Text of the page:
Ruaridh Pooler at the chimney forging

The Blacksmith of Haunsheim and his knives

Ruaridh Pooler, the 27-year-old Scot from Edinburgh has made up his mind: He wants to forge knives. A clear announcement for one who grew up in the MAYBE generation. A generation that supposedly does not want to commit itself – there could still be a better way of life. But how do you find your way?

The Scot has already started and tried a lot in his life so far. He was a student of German and Japanese, bouncer, whiskey salesman, bricklayer, carpenter, masseur. Has completed forging courses in America and Scotland and worked at an engraver. He knows how to grind knives, can handle wood well and carves magnificent handles for his knives. He lived in England, Scotland, Japan, America and again Scotland, until he came to Germany by a fortunate coincidence. Now he forges his knives in the listed blacksmith shop of 1620 in the small village of Haunsheim.

The historic forge of Haunsheim

The path is the goal

Generation Y doesn’t have an easy thing. Driven by the desire to always have chosen the best option, to miss nothing important, to be always spontaneous and flexible, to take the either-or-to-life into account, today almost 30-year-olds live under constant pressure. They would like the direct route from A to B to be very lucky. But the fact that life needs dead ends and aberrations, that it’s not always about all-or-nothing, is hard to accept. It is only through experience that we can develop a gut feeling for our interests, and then make decisions with our head and abdomen that we stand behind. Guarantees for the right decision are not included.

Ruaridh does not know today whether he will stay in Haunsheim, but he can draw on a wealth of experience for his decision. A year ago, he heeded the call of his friend Thomas Deisler and went to Germany with his only possession, his white box car marked VOYAGERFORGE. With the help of his patron, the mayor of Haunsheim, Chistoph Mettel, he has built up his blacksmiths. It’s been a tough year and, according to Ru, staying in one place for a year is extraordinary for him. But Ru is certain of his passion:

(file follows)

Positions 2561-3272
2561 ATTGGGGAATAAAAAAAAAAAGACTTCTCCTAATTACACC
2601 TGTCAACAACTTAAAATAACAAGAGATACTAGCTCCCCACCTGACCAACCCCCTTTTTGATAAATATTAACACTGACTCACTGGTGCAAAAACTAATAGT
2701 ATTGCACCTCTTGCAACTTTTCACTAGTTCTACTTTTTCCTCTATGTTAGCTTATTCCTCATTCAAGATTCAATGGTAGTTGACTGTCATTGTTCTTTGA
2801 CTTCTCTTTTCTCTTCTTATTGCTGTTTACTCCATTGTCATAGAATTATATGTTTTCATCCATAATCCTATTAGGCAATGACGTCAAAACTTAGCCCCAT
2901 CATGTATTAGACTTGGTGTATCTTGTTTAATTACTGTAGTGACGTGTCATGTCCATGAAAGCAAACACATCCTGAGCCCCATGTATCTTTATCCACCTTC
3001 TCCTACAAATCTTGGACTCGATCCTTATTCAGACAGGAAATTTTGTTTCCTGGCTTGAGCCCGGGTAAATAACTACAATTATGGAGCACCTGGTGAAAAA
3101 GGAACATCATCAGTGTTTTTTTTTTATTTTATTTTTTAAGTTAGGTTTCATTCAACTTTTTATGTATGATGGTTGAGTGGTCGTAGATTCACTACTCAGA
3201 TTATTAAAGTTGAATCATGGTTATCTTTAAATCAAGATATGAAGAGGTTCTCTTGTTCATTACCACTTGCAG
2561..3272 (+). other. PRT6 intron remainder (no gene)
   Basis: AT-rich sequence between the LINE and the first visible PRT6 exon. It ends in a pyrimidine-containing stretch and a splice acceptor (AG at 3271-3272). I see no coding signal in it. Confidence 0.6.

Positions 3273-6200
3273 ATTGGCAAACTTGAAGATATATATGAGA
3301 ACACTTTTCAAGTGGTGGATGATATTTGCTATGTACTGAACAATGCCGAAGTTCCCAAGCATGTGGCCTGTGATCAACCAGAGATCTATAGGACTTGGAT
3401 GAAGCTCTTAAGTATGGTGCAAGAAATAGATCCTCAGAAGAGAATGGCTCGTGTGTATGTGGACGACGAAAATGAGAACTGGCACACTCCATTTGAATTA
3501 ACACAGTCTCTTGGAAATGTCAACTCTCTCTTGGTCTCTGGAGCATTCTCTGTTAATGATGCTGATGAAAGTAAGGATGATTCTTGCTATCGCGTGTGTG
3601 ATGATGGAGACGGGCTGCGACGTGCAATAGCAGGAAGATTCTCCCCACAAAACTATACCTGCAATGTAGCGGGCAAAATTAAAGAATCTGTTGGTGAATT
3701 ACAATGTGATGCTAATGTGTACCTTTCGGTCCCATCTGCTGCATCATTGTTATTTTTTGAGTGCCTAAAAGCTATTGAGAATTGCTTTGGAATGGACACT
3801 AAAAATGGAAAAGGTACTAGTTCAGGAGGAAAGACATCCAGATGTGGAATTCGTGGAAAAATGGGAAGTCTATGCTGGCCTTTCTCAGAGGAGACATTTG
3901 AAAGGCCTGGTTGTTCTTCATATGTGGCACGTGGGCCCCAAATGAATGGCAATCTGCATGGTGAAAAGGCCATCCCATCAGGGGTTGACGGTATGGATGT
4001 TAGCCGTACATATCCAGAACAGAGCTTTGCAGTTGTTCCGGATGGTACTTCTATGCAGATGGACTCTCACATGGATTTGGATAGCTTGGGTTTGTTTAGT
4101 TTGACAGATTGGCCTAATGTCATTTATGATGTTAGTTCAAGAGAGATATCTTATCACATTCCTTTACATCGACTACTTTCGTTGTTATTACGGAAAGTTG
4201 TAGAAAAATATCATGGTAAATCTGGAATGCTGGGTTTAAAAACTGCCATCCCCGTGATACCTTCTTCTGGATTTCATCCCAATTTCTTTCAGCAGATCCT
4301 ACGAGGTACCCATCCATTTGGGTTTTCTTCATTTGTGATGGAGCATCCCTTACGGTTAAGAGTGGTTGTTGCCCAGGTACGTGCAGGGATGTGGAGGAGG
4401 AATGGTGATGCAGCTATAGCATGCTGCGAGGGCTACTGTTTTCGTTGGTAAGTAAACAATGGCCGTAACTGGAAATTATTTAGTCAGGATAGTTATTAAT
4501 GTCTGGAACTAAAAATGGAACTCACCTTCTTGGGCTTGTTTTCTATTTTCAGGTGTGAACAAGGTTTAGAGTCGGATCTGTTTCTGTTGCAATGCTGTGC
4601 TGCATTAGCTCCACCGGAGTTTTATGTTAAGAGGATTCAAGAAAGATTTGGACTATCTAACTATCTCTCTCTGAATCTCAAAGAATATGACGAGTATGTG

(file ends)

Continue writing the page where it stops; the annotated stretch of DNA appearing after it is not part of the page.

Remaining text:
“I want to make something new out of old things. Put all my strength and creativity in a knife.”

Everyone is blacksmith of his happiness!

Today, the young Scot is back at a crossroads. The one year in the forge has brought him a lot of experience, but it has also shown him his limits. Apart from the chimney and the anvil, he lacks much. Good tool, a decent blacksmith’s hammer and the wealth of experience of a teacher. Forging the unique Damascene knives only with your own body strength is uneconomical in the long run and a disaster for the body. Therefore, Ru will either soon move on and travel to the best cutleries in the world to perfect his skills, or work off his order book with currently 30 new orders and continue to learn from his own experiences and, as always, to do his best. MAYBE. Nobody can take away his talent, creativity and courage.

So proud with my new knife – it cuts well!